We evaluated a non-radiation containing preparative regimen for persons with myeloma receiving bone marrow (BM) or blood cell transplants. Twenty-three adults with advanced multiple myeloma (15 responsive to chemotherapy, 8 resistant) received cyclophosphamide 120 mg/kg and busulfan 14-16 mg/kg followed by the infusion of BM or blood progenitor cells. Patients were followed for response by monthly skeletal radiographs, urine and serum monoclonal paraprotein measurement, BM evaluation and β2-microglobulin. Three of 18 evaluable patients achieved complete response, 13 patients achieved partial response and two a minimal response. Actuarial 1 year survival post-transplant for all patients is 63% (95% confidence interval, 40-86%). Disease stage and response to chemotherapy pre-transplant correlated with survival post-transplant. Actuarial survival for patients with resistant disease was 38% (4-72%); for patients with chemotherapy-responsive disease, it was 78% (48-100%, p = 0.02). Regimen-related toxicity consisted of five early deaths, three from veno-occlusive disease, one from infection and one from multiorgan failure. Fatal and non-fatal hepatic and renal toxicities were related to busulfan dose with most complications occurring at 16 mg/kg. Our studies suggest that busulfan and cyclophosphamide are an effective conditioning regimen in multiple myeloma. Toxicity precludes increasing the total dose of busulfan beyond 14 mg/kg.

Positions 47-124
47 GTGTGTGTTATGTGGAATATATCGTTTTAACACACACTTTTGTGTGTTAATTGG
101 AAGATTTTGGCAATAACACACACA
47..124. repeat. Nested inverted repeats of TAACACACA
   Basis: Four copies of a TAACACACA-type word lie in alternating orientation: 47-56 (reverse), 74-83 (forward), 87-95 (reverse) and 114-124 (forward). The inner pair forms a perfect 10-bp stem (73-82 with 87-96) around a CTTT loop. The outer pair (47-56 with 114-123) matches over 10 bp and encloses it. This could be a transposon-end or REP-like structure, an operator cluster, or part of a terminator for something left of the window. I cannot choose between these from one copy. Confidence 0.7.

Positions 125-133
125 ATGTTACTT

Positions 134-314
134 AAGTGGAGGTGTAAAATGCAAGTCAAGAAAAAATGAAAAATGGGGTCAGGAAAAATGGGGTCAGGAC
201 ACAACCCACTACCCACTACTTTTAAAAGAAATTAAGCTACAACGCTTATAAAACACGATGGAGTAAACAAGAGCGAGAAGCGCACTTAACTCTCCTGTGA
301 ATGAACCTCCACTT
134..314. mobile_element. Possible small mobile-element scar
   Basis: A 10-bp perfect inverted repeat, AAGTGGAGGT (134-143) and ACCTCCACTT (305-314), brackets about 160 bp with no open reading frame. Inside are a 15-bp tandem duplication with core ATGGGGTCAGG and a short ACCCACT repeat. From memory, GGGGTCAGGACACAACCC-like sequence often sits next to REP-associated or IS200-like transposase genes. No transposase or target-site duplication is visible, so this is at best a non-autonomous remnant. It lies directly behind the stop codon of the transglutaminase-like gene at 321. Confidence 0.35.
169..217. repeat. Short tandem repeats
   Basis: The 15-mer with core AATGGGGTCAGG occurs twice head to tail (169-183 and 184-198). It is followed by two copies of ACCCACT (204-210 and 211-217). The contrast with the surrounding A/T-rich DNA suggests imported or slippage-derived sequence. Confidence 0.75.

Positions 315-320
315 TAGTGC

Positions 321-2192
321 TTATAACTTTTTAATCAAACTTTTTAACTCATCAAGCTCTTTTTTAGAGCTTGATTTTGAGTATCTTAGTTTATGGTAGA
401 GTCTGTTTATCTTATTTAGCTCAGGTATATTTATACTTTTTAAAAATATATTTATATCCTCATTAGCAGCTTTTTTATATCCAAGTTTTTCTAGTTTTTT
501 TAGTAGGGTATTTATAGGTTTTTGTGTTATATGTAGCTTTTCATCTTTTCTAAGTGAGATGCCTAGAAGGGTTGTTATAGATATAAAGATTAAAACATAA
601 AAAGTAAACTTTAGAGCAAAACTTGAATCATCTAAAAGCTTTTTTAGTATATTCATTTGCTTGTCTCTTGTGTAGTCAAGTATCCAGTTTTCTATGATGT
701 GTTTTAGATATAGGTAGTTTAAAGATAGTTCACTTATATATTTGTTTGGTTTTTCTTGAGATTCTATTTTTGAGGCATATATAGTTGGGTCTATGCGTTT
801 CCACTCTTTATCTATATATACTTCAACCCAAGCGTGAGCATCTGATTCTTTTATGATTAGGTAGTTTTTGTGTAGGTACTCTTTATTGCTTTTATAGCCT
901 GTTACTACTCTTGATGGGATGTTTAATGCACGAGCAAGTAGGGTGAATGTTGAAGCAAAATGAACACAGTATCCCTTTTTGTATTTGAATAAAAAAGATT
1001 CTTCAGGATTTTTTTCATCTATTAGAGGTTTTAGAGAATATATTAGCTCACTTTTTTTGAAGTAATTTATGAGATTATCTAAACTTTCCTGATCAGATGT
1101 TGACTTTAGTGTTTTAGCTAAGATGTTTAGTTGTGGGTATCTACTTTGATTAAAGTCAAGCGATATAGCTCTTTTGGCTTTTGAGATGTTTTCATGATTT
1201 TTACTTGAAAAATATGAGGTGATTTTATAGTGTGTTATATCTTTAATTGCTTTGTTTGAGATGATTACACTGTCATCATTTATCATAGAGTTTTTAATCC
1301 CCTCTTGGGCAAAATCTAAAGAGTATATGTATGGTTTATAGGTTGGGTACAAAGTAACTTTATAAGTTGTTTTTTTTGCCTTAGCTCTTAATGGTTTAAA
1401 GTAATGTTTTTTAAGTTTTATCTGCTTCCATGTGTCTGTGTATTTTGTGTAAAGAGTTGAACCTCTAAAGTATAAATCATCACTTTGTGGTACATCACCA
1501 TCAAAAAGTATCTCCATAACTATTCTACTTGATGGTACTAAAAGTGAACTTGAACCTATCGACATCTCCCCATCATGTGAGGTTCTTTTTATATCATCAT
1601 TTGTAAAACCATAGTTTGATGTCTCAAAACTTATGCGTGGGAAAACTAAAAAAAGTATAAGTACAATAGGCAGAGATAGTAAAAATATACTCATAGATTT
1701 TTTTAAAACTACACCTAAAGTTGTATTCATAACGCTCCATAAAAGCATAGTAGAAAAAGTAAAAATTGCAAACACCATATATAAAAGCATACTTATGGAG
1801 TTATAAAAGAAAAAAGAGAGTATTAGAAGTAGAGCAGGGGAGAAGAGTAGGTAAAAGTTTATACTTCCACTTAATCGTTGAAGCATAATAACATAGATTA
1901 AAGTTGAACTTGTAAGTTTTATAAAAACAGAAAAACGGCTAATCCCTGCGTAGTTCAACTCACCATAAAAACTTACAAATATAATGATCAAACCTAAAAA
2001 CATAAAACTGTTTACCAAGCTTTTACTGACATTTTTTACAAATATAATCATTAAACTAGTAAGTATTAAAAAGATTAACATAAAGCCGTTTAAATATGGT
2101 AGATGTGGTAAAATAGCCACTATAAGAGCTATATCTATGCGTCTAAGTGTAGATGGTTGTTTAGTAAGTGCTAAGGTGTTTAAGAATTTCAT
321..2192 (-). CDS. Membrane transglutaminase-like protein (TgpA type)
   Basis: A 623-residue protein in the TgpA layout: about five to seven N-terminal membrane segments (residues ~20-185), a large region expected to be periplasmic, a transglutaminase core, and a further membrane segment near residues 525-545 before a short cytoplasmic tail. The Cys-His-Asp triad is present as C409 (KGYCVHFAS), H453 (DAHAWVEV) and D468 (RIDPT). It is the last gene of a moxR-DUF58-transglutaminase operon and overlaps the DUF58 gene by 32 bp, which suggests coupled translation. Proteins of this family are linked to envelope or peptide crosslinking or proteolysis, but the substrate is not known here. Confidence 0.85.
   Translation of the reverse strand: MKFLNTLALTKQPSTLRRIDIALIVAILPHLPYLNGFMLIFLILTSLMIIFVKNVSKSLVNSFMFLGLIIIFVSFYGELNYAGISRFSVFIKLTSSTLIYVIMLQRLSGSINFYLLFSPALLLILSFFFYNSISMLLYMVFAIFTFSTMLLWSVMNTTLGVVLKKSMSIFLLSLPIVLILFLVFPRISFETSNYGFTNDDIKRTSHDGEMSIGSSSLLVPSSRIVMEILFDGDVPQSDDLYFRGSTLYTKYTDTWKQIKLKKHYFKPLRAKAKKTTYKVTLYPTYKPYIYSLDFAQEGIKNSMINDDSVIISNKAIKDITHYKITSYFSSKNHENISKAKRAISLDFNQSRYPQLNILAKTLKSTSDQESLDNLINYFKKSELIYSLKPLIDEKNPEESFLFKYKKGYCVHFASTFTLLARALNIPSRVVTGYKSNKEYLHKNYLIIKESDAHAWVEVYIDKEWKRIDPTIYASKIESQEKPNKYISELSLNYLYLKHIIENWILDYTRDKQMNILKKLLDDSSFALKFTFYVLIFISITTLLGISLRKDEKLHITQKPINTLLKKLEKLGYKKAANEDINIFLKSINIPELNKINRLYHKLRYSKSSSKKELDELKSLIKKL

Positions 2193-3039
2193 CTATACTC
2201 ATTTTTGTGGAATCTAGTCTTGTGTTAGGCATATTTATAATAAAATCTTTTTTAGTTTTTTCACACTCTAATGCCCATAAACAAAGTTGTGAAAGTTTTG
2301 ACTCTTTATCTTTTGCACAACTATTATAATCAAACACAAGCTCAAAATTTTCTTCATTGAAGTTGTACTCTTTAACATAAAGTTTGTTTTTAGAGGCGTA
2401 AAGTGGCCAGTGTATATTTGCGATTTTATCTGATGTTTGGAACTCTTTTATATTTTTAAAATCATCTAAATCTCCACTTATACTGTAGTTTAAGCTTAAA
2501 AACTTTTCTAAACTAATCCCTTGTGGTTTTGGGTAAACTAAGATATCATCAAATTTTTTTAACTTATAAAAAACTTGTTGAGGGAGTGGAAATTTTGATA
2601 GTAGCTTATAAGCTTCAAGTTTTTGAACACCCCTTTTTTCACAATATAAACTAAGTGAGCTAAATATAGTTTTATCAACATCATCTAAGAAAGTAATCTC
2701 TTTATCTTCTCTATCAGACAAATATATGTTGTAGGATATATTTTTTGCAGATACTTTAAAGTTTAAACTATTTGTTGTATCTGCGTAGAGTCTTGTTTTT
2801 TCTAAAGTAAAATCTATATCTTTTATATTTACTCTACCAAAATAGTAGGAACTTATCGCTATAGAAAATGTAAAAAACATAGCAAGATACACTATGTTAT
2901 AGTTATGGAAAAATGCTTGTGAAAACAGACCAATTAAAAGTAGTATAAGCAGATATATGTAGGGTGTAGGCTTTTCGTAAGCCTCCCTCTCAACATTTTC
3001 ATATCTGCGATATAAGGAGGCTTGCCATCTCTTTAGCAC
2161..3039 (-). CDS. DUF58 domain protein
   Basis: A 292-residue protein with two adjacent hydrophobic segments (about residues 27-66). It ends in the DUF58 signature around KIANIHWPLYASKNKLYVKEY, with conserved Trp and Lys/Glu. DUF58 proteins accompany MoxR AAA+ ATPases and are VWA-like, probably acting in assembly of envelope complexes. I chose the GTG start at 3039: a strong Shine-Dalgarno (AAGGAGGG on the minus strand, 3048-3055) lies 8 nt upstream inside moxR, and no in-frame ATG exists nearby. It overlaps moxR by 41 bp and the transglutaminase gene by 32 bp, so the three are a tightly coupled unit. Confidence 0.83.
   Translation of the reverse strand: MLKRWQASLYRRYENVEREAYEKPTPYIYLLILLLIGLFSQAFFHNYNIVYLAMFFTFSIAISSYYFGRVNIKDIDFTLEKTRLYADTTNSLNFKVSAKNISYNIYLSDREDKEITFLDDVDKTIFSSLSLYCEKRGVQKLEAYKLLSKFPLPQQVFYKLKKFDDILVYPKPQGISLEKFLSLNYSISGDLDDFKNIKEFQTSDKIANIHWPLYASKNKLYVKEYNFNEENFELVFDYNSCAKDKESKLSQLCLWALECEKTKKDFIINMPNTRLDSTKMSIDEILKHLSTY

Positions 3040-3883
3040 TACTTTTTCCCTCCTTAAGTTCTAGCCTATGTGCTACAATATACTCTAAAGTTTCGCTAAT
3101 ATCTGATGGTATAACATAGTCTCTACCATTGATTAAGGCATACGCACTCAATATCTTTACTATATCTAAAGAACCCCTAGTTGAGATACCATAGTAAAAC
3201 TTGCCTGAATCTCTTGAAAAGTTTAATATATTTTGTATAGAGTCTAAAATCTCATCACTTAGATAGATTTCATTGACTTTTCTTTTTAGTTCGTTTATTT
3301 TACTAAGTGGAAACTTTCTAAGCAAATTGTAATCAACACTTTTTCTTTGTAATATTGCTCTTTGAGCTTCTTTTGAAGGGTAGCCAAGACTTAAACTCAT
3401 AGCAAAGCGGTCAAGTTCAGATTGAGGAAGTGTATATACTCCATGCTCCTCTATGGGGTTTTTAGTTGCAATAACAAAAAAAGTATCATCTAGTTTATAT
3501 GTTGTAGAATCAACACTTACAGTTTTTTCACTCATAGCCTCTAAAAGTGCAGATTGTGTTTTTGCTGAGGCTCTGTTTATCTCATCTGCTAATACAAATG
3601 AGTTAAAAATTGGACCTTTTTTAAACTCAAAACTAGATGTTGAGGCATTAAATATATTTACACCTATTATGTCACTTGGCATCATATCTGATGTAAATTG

|Original language||English (US)|
|Number of pages||6|
|Journal||Bone marrow transplantation|
|State||Published - Jan 1 1994|
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